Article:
The music industry argues that companies like YouTube have exploited the safe harbour to force record companies, music publishers and collecting societies into deals that pay much lower royalties. Article thirteen of the European Copyright Directive would increase the liabilities of user-upload sites like YouTube which, music rights owners hope, would force the Google video site to enter into deals more in line with those of Spotify and Apple Music.

YouTube, however, argues that article thirteen will have unintended consequences. "The European Parliament's current proposal will create unintended consequences", Wojcicki wrote in her piece for the FT, "that will have a profound impact on the livelihoods of hundreds of thousands of people".

It's well known that Google has been lobbying hard to have article thirteen cut or watered down. Earlier this year, a lot of the web giant's efforts went on supporting grassroots campaigners who declared that the proposed copyright reforms would kill the internet as we know it.

That strategy initially worked - with the European Parliament voting down the directive in July - but there was then a backlash over a major corporation hiding behind grassroots campaigners. Google and its allies were also accused of employing dodgy tactics to exaggerate public concerns over the proposed copyright reforms.

With a big push from the music industry over the summer, Parliament then passed the directive and article thirteen in September.

A final version of the directive is now being agreed by the Parliament, the European Commission and the EU Council, which is why Google and YouTube continue to speak out, now pushing their own people much more to the fore. Though those execs continue to present themselves as champions of the small-time creators who are finding an audience and building a business on YouTube.

Wojcicki's latest intervention also takes a swipe at the music industry's never-ending music rights data problem, arguing that bad and missing data will make it impossible for a company like YouTube to meet its new obligations under article thirteen. Because videos uploaded to its platform routinely contain music owned by multiple parties, not all of whom are easy to identify, and some of which might disagree about who owns what.

"Take the global music hit 'Despacito'", Wojcicki writes. "This video contains multiple copyrights, ranging from sound recording to publishing rights. Although YouTube has agreements with multiple entities to license and pay for the video, some of the rights holders remain unknown".

She goes on: "That uncertainty means we might have to block videos like this to avoid liability under article thirteen. Multiply that risk with the scale of YouTube, where more than 400 hours of video are uploaded every minute, and the potential liabilities could be so large that no company could take on such a financial risk".

That, Wojcicki threatens, means that article thirteen won't just hit the YouTubes of the world in the pocket, but also negatively impact the creators and viewers who currently upload and stream on the Google site.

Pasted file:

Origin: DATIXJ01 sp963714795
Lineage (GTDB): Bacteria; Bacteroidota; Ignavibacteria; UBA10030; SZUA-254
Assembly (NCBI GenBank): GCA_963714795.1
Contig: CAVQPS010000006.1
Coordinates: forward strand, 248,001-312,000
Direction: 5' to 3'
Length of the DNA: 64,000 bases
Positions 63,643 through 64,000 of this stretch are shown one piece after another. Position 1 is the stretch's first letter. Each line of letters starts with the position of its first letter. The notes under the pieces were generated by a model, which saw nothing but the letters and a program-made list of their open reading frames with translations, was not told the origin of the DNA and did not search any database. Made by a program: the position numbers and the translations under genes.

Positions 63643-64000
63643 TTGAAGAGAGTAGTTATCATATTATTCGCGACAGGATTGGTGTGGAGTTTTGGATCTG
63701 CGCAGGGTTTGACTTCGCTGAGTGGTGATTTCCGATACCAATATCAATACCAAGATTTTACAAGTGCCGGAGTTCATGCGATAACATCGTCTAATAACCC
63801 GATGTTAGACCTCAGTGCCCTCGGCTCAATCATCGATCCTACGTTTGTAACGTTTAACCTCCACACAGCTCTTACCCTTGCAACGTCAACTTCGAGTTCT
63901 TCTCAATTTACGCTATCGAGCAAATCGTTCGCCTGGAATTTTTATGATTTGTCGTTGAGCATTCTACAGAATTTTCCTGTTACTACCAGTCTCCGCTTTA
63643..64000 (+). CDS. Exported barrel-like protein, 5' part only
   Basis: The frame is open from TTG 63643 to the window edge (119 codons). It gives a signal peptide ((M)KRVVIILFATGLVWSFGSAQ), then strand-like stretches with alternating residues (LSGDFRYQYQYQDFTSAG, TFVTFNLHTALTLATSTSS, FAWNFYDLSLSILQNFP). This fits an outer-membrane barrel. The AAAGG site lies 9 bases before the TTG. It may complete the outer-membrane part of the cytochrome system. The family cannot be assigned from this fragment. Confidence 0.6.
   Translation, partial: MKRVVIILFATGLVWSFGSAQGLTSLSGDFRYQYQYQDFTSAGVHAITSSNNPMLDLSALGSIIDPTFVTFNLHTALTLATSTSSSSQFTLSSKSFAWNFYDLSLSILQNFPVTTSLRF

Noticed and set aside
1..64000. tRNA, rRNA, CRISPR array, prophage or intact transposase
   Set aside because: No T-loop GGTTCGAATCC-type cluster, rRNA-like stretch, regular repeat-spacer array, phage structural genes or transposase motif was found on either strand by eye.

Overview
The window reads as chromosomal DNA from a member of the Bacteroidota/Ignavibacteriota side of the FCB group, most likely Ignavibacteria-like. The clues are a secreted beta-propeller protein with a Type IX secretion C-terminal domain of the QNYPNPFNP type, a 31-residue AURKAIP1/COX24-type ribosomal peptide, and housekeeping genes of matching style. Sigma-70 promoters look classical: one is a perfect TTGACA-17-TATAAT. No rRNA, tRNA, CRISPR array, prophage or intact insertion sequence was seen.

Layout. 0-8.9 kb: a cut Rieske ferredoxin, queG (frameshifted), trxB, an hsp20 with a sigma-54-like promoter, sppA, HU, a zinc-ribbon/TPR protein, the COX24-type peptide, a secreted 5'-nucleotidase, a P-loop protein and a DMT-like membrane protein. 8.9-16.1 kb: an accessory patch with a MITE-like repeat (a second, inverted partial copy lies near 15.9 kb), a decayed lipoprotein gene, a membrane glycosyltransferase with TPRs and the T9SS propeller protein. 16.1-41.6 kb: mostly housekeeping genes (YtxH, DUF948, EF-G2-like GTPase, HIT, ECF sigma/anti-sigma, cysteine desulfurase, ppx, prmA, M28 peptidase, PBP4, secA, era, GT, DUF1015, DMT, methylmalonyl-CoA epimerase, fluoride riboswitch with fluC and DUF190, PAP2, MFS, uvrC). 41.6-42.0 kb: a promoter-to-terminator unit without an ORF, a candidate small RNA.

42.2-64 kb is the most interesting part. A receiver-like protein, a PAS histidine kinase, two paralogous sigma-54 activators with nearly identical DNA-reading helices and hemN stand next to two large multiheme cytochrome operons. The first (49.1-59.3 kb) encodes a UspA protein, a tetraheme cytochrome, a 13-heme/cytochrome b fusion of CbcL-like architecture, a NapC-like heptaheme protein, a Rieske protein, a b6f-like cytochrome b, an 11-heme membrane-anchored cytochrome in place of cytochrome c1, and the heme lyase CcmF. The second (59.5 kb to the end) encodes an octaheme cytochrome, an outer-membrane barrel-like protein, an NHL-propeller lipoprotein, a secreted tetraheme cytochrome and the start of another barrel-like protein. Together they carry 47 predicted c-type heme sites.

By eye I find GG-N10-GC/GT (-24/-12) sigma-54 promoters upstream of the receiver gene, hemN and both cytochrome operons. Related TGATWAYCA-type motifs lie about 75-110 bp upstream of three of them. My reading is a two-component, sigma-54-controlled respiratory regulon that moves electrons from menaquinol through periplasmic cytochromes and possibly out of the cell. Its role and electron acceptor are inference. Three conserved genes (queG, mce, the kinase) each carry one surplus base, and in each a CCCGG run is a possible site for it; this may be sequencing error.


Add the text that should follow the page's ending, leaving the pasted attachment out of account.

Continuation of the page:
For its part the music industry argues that YouTube is misrepresenting and exaggerating the potential impact of article thirteen. It reckons that, through technology and licensing deals, a company like YouTube would be able to deal with any new liabilities. The copyright reforms, therefore, would just mean the Google business investing more of its revenues into content and content management.

YouTube, obviously, does not concur. Wojcicki wants some last minute edits to article thirteen so that it "protects rightsholders while also allowing the creative economy to thrive".

"This", she explains, "could include more comprehensive licensing agreements, collaboration with rights holders to identify who owns what, and smart rights management technology, similar to Content ID. Platforms that follow these rules, and make a good effort to help rights holders identify their content, shouldn't be held directly liable for every single piece of content that a user uploads".

The griping, and the lobbying, continues.


Keith Richards moves solo recordings to BMG
Keith Richards has signed a new worldwide deal with BMG that will see it represent his solo recordings. The company already represents the Rolling Stone's publishing catalogue.

In one of the least verbose press statements in recent memory, Richards says: "Looking forward to working with Hartwig Masuch and everyone at BMG".

Aw, that's nice. Bumping up the word count, but only a little, BMG boss Masuch adds: "It has been a pleasure to build a relationship with Keith and his exceptional team over the past five years. It is a real honour now to extend that relationship even further to work with his classic solo releases".

Desperately trying to get some substance into all this commenting, BMG EVP Global Catalogue Recordings Peter Stack chips in: "This agreement paves the way for a reappraisal and repositioning of the solo work of one of rock n roll's true originals and arguably its most pre-eminent guitarist. Fans can expect a programme of releases which truly does justice to these great recordings".

Ah yes, a "reappraisal and repositioning of [his] solo work". I think that's a nice way of saying that, in the main, most people currently think Richards should stick to the day job.


Dan Hancox's grime history book to be turned into TV series
Journalist Dan Hancox's book on the history of grime, 'Inner City Pressure', is set to be turned into a TV series by Pulse Films and Paramount Television, it has been announced.

"I think people really recognise that you can't tell the story of grime without telling the story of the city and society around it", says Hancox. "Likewise, if you want to understand London, its politics, poverty, riots, gentrification, frustrations, tensions and joys, there's no better insight into the first two decades of 21st century London than grime".